LONDON– Data from Westwood’s RigLogix service shows that some 230 rig retirements have occurred between the start of 2014 and March 2019, the result of which has been an offshore drilling rig fleet in net decline since 2015.
During this time 163 rigs were delivered. All but six were ordered pre-downturn. While many owners have delayed deliveries to the maximum extent that they can, according to Steve Robertson, Director, Head of Rigs & Wells at RigLogix, this overhang of deliveries for units ordered during the last cycle means that despite 230 rigs being retired, the net reduction in the total fleet is only 66 units. One rig was subsequently returned to the fleet after retirement.
Rig utilization for MODUs remains low at 54% on average. This suggests that without growth in demand there is substantially more trimming of the fleet required to bring utilization to levels that may see day rates improve, Robertson said. Yet there remains further newbuild units to be delivered. According to RigLogix data, 54 jackups, 13 drillships and five semisubs are scheduled for delivery in 2019, though most of these will ultimately be pushed into 2020.
Consolidation of the market will allow some further control of the fleet by contractors, Robertson said. Last yearTransocean acquired Ocean Rig and immediately announced the scrapping of two units. In early 2019, it scrapped two more. Prior to this, the company completed the acquisition of Songa Offshore and subsequently scrapped the Songa Trym and Songa Delta semisubmersibles.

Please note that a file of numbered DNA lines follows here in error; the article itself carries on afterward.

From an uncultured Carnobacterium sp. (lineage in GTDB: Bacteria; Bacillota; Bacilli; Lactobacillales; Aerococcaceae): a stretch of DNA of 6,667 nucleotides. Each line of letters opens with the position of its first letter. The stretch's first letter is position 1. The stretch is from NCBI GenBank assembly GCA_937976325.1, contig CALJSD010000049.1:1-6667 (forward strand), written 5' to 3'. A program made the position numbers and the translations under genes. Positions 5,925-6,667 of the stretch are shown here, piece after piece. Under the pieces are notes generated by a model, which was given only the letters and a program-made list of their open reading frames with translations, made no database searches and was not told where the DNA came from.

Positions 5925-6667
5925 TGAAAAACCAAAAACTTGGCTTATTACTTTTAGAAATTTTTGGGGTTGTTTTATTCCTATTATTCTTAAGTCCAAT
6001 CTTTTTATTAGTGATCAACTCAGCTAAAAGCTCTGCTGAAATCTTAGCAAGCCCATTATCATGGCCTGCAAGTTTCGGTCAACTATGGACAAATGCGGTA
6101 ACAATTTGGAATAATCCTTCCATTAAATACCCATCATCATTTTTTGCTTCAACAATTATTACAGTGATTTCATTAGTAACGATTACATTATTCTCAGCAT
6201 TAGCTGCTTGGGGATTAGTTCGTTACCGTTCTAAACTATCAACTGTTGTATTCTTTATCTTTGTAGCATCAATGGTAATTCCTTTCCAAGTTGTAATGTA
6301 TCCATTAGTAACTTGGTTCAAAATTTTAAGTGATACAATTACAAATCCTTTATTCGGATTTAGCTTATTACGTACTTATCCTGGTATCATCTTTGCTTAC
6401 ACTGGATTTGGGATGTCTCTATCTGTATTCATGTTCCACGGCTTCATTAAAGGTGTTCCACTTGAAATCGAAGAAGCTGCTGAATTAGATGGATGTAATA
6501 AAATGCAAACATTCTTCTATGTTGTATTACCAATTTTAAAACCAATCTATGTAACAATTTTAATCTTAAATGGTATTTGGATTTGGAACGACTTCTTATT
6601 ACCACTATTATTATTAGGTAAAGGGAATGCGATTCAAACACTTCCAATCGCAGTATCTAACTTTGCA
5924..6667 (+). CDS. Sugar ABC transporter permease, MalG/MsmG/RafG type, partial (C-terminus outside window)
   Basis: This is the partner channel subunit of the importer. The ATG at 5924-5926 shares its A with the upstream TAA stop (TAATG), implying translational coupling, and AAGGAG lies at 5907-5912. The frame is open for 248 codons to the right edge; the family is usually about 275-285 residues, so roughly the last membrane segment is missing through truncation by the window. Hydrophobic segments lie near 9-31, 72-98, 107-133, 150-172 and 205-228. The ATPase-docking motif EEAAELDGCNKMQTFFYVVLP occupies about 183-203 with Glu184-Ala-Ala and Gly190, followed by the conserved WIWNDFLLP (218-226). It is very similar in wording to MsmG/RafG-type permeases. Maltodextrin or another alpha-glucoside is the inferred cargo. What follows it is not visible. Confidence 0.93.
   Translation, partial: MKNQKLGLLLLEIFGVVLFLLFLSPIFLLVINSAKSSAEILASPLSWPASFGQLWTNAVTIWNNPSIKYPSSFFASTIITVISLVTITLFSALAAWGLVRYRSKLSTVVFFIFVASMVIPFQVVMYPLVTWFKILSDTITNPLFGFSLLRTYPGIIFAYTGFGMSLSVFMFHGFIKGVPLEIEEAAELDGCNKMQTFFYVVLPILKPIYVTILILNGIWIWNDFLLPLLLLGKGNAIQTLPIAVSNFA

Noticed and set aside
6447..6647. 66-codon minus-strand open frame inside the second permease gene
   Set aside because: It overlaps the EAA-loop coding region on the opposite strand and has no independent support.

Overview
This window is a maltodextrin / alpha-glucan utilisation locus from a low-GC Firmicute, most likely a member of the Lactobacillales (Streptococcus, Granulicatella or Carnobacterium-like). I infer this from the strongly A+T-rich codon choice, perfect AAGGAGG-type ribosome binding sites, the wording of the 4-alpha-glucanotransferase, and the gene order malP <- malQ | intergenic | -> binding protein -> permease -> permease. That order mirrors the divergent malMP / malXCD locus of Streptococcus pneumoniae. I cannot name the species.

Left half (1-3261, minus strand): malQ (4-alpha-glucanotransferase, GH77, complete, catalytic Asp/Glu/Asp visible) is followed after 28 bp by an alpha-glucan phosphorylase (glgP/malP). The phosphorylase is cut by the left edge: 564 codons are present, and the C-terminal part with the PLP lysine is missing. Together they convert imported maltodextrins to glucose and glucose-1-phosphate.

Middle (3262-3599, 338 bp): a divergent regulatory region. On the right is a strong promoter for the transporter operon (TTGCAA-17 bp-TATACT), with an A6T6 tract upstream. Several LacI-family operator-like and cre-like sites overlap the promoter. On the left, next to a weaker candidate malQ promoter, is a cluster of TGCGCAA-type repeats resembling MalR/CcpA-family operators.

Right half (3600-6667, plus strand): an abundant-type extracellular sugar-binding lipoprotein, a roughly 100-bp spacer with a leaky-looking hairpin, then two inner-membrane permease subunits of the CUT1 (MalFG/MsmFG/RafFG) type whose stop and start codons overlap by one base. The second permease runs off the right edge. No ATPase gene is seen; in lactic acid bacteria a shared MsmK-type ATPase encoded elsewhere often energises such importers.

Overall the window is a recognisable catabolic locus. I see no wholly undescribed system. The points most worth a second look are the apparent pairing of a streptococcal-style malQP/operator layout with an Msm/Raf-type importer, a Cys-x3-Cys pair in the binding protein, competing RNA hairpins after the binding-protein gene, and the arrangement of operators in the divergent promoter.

Ensco and Rowan (including the ARO JV with Aramco) also merged last year, creating the largest rig owner in terms of total units. Once the deal is completed it is likely that some attrition from the combined fleets will take place. In 2017, Ensco acquired Atwood Oceanics, and while a few Atwood jackups were cold stacked, only one Ensco semi has been retired since.
With some rig contractors in default on their newbuilds, Robertson said, some shipyards have become rig owners. These shipyards have started to release some of the rigs at a discount to normal newbuild prices, either through direct sale or lease to rig contractors. For example,Borr Drilling, which spent $2 billion to purchase 14 jackups from Singapore’s PPL Shipyard and KeppelFELS, and Shelf Drilling, which in February 2019 announced the acquisition of two jackup rigs from China Merchants and the bareboat charter (with option to buy) of two more jackups. A recovery in demand could see further such rigs acquired as a lower-cost route for rig contractors to expand fleets with newbuild units.
Most of the rigs removed are scrapped, with the steel content (usually more than 95% of the rig) cut up and recycled. Some rigs also find uses elsewhere in the offshore supply chain, Robertson said. Since 2014, a total 23 have been re-purposed for other uses such as accommodation units or mobile offshore production units.
At present, under Westwood’s base case scenario, there will remain a supply overhang for some time, with the total number of working jackups, semisubmersibles, and drillships reaching 410 in 2020. Assuming further scrapping of 10% of non-marketed rigs per year, according to Robertson, this will bring utilization levels for the global MODU fleet to an average of 65%. However, there is tighter supply in some markets and material inflation in day rates.